14. Upon further investigation, she saw that the studio had put several images on their facebook page as well as website, which basically was for the purpose of advertising themselves as the hired photographer. I guess the facebook issue is my bigger concern, as I'd like to prevent this situation from happening, if possible. I had thought about switching to selling prints at some point, but I'm thinking more and more clients are going to be expecting their files....and with the guests taking photos, this probably wouldn't be a good business move​
    Now you're talking a whole different ball game... Uncle Bob shooting over your shoulder is one thing. Another studio coming in and laying claim to the wedding is a different matter entirely.
    The ethics or lack thereof in that situation just gets under my skin and irritates the heck out of me.
    Unfortunately - legally there isn't much to be done, since the other photographer didn't sign the contract (the bride / groom did) and you can't sign away someone else's rights. The best that she could hope for would be to have the bride contact the other photographer and tell them to stop. Of course if they are a relative of the bride's or groom's (or even a close family friend) then the situation gets messier.
    Makes me think that one of the required courses in college for all should be an Ethics course. If you don't pass it with at least a "B" you retake it.
    By the way - I don't think switching to selling prints will help with the situation that you described. The only way that I know of to prevent or minimize the situation is to be proactive with the Bride and Groom - emphasize (nicely) that you are the pro photographer. Point out that clause in the contract (nicely) and then day of - if someone else shows up and starts posing the couple / sneaking off with them or shooting your poses with a D3x - gently inform them that you are the paid pro photographer - most will stop at that point.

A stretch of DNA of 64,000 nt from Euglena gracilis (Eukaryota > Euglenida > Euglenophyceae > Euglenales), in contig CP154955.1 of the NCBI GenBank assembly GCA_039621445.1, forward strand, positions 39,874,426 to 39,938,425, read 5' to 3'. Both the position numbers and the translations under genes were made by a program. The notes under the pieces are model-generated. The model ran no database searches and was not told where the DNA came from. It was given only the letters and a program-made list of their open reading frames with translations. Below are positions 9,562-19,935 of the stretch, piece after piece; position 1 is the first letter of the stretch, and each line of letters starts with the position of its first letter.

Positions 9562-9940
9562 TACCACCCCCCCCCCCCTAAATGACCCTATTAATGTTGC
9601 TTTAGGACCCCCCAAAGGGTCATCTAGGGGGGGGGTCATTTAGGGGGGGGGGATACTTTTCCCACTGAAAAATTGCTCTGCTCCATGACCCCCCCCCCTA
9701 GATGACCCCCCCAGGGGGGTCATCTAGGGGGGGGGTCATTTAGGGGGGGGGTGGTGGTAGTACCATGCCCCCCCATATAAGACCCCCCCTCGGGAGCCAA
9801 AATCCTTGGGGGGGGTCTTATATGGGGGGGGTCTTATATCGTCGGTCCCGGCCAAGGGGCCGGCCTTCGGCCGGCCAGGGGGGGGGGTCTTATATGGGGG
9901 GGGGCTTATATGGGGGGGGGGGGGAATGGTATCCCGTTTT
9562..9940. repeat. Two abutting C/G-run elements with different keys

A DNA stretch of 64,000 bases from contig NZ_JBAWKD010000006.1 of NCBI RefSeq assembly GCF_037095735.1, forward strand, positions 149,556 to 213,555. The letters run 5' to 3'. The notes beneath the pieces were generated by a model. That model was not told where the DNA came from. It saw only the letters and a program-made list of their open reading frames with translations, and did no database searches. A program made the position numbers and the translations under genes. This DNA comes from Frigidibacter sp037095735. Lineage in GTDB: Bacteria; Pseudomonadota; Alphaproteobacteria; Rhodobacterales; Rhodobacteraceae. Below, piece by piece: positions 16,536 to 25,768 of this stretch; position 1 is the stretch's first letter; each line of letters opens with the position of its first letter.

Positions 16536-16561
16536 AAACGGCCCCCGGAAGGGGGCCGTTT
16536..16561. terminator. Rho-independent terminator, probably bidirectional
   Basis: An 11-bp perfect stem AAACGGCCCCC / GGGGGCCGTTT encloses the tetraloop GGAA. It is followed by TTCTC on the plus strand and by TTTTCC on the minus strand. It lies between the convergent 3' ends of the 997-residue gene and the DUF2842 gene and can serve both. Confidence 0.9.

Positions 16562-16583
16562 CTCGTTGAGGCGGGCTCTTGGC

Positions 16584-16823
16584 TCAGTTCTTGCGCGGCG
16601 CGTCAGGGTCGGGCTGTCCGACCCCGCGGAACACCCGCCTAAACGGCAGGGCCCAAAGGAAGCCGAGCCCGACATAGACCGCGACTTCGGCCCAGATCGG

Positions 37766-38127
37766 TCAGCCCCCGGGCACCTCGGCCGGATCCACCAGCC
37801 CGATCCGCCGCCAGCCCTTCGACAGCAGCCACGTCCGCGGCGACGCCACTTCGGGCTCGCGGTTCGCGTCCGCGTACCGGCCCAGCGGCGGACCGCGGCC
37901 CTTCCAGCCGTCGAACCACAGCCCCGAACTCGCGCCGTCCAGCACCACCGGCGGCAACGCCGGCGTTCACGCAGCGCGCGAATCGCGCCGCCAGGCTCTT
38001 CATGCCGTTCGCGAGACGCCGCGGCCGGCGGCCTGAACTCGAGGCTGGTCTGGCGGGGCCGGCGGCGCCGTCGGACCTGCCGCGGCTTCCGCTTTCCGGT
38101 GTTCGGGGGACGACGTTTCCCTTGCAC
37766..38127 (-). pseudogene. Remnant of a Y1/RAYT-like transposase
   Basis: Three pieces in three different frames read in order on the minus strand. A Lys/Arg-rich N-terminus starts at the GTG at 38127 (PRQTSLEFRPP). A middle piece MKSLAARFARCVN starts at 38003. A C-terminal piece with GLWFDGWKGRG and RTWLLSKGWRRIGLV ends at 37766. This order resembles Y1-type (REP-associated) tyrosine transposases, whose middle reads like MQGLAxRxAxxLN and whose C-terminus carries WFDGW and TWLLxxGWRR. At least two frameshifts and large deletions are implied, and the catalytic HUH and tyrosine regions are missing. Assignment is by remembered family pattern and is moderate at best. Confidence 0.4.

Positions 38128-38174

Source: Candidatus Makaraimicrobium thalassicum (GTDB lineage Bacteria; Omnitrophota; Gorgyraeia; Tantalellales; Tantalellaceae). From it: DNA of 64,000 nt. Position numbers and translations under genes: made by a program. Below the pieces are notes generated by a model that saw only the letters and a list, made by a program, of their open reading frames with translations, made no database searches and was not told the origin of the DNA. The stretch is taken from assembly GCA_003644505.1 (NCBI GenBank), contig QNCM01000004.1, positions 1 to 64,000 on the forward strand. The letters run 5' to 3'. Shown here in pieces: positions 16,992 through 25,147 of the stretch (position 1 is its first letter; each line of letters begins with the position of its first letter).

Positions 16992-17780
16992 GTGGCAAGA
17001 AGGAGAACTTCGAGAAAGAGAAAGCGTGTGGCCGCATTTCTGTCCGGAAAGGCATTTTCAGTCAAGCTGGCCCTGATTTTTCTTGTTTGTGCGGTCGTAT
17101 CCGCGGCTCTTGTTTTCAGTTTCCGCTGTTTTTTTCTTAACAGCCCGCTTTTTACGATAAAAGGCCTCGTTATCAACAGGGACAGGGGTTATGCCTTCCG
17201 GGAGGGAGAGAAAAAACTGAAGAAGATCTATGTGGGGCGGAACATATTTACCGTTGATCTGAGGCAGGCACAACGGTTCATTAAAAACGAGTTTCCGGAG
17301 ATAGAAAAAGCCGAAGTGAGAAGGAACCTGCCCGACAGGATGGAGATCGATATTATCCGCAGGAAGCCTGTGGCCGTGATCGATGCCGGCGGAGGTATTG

If that doesn't work - then resort to either sitting one of your lights to optical trigger or find a way to get in their way on every shot that you can! I actually had to resort to that at one event (not a wedding) where I was the official photographer, but an individual insisted that he had the right to shoot photos. He was right - he did. But I had the right to get to his spot quicker than he could and block his shot.
  15. There are legal avenues if someone is using images in advertising, the "fake" has just as much requirement to have properly executed release language as does the real pro. However, that would require the individuals in the images to take the necessary actions. That's still going to depend a lot on the personalities involved and the relationship of the "advertiser" to the wedding party, etc.
  16. Now you're talking a whole different ball game... Uncle Bob shooting over your shoulder is one thing. Another studio coming in and laying claim to the wedding is a different matter entirely.​